After the second motif I loosened up tension even more, and success!  The third motif was far more like the original band.  This was incredibly loose tension, letting the cards hang loosely by 45 degrees or more.  I’ll continue the band with this loose of tension.


I also ordered an even finer silk thread, 100 weight sewing thread, and after the third motif used this for the primary weft along with greatly reduced tension on both the warp and weft.  This section is the closest to the original in dimensions, although it is still narrower.  At this point, my band measures .75” instead of 94”.

What went wrong:

Thread management!  There are several gaps early on where I didn’t do the threads in the exact order as the pervious row, this created lines in the pattern.  Also, this tension is by far the loosest I have ever worked with on a tablet weaving project and created some challenged with card order and learning how to pack the band tightly.

Supplies – sourcing actual spun gold was challenging and I underestimated the amount needed.  More is on the way from Germany.


Next time I’ll:

I look forward to tablet weaving on the standing frame or Osberg style loom.  Though challenging, I believe this will give more insight into why we see fewer reversals on extant bands.  Also, it becomes obvious that exact tension is far less of an issue when dealing with this kind of band where the beating process is completely done by hand – not using the tension of the loom to hold the threads in place.



Geijer, Agnes. Some Medieval Bands. Journal of Swedish Antiquarian Research. 1928.

Book available online at:

Spies, Nancy. Ecclesiastical Pomp & Aristocratic Circumstance.  Arelate Studio. 2000.

Sundström, Amica. Textiles curator at Statens historiska museer. Personal interview. 25 April 2018.

Textile Collection, Historiska Museum. Acquired in 1893.  Accessed 2 May 2018.


Special Thank you to Maria of for updated photos of the chasuble!


The Statens Historiska museum has an amazing collection of items and documentation, including copies of their ledgers and inventories!  The images below are fun documentation I found during my research.

Appendix 1:  Original Catalog entry from the History Museum of Sweden.

Google translate of the Swedish typing:  Mittlinjens h. Front, 86, behind 107.

Pale brown, originally rc stemmerd side door, pomegranate pattern with uncomposed crown; Italy. 14 2nd half of the 2nd century; 5-sheath satin finishing. On the backside a simple cross formed of a gold and multicolored silk brooch band, the Middle Ages.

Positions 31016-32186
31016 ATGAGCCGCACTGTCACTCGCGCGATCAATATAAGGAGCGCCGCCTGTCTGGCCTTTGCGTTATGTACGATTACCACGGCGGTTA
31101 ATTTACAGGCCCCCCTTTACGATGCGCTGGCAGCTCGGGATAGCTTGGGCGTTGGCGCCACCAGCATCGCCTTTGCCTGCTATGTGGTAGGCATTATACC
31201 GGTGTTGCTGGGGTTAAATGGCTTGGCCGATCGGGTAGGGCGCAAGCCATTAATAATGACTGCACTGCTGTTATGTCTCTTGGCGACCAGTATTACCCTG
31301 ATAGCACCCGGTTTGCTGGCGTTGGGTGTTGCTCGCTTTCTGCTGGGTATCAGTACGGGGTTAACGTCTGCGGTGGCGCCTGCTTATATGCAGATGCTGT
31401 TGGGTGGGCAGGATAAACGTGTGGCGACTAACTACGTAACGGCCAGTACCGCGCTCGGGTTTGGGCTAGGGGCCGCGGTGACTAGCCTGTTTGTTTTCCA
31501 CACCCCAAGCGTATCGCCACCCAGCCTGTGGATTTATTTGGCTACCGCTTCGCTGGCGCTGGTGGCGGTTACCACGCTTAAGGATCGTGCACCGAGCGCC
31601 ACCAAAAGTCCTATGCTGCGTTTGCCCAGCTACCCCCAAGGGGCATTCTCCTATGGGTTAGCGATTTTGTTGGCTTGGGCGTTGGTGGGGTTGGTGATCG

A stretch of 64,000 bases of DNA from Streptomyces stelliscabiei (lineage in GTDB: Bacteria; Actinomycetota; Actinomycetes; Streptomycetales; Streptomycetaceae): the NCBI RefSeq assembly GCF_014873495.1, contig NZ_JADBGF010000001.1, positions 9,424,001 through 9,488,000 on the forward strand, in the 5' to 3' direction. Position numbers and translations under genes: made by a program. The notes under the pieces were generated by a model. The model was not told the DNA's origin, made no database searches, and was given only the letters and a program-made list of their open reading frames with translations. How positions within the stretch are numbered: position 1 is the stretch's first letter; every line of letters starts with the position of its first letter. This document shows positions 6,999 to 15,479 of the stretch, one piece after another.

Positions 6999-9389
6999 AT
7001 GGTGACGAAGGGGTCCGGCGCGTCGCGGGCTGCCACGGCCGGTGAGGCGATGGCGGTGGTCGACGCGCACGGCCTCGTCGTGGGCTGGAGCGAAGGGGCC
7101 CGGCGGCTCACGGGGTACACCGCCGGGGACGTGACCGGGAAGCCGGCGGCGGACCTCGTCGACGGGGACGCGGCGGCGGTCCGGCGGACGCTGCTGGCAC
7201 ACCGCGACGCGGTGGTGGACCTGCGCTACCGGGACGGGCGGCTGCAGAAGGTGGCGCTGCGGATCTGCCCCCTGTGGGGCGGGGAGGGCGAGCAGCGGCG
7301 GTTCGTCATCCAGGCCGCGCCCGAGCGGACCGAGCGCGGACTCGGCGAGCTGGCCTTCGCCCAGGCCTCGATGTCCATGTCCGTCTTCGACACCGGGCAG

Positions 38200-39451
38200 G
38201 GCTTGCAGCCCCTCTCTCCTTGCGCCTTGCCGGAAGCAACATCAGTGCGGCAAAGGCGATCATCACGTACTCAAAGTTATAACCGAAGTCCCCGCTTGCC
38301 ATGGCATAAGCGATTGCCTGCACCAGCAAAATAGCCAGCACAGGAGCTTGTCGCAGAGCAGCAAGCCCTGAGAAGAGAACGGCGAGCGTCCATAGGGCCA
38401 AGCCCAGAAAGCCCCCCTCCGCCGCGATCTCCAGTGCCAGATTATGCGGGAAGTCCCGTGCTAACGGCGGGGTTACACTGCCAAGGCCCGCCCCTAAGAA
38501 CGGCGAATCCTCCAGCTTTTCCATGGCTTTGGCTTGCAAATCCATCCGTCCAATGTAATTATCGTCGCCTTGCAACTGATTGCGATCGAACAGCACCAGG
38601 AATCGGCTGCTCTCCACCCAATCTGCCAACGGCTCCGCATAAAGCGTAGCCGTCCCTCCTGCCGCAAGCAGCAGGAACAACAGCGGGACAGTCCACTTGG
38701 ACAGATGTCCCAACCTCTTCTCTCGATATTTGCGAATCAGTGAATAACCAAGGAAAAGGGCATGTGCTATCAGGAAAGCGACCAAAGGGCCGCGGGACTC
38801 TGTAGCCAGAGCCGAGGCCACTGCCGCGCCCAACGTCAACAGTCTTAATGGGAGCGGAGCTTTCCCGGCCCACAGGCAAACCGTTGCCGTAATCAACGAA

Around the neck, easier brick tape. Blue linen lining, Ur-sprung medieval shape.

Canned 1942/43. Prnr 2168/42.

Litt. Geijersgatan; Ancient 1928. Some medieval bands. Dep. .1893.


Appendix 2: Exert from Some Medieval Bands, Journal of Swedish Antiquarian Research.  Geijer, Agnes. 1928.

Translation (by Google):  The very well-preserved band from Ösmo is a typical one washer belt. The same braids arranged the bricks nods each of two coarse linen threads and 2 finer yellowish silk threads, like the second outermost pair, which is completely of green silk. The braids, which are held together by an invisible feature, form a smooth side. Across the right side, the wrap is double gold thread, “real gold”, which is bounded by the green ones the brick strings partly of the yellow silk wires so that a weak, oblique pattern is formed. Against this gold bottom appear on periodically in the grooved boxes inscribed ornaments, performed with Blue, yellow and white (possibly originally even more colors) as well as black.

The band is 24 mm. wide and forms the cross to the back of one Mässhake, which was handed over by Ösmo parish in 1893 The National Museum of History, where it is part of inv. No. 9300. Brass fairy is made of now faded, originally red Italian side décor with pomegranate pattern from the 1400s and lined with blue linen. The neckline is lined with a narrow band of the same type, although much coarser in quality and of worse gold thread (now darkened “bowel gold”, spun around linen) as well without brochures. Although a pair of seemingly unmotivated bugs at the bottom of the page and a joint on the band could indicate that this use is secondary for both the band and the page, however, you should be able to date it all up to the 1400s. gold’s quality is typical for this time, and the band’s structure is reminiscent much about the many embroideries with figures against gold foundation we feel from the end of the 1400s. Transition to just this kind of embroidery is a Röhsska.  The museum’s associated band, which is an interesting evidence of the brick tissue seglivenhet. It forms the background for a madonna image, as a ready-made embroidery applied to the band. The picture suggests that although quite roughly done, in a certain skill; it would be a German work from the beginning of the 15th century or mine. The band is technically similar to the Ösmoband, solid coarser, and has one all over the surface is oblique pattern, which looks very similar to appearance the underfilled bedstrap with gold thread embroidered the surfaces, which distinguish the German and Dutch late-medieval embroideries.  In all likelihood, these are embroideries, such as the miss SYLWAN orally pointed out to me, just inspired by such brick weave bands.

Appendix 3:  1893 Ledger Entry from the Historiska Museum.  The chasuble and band are Item # 9300.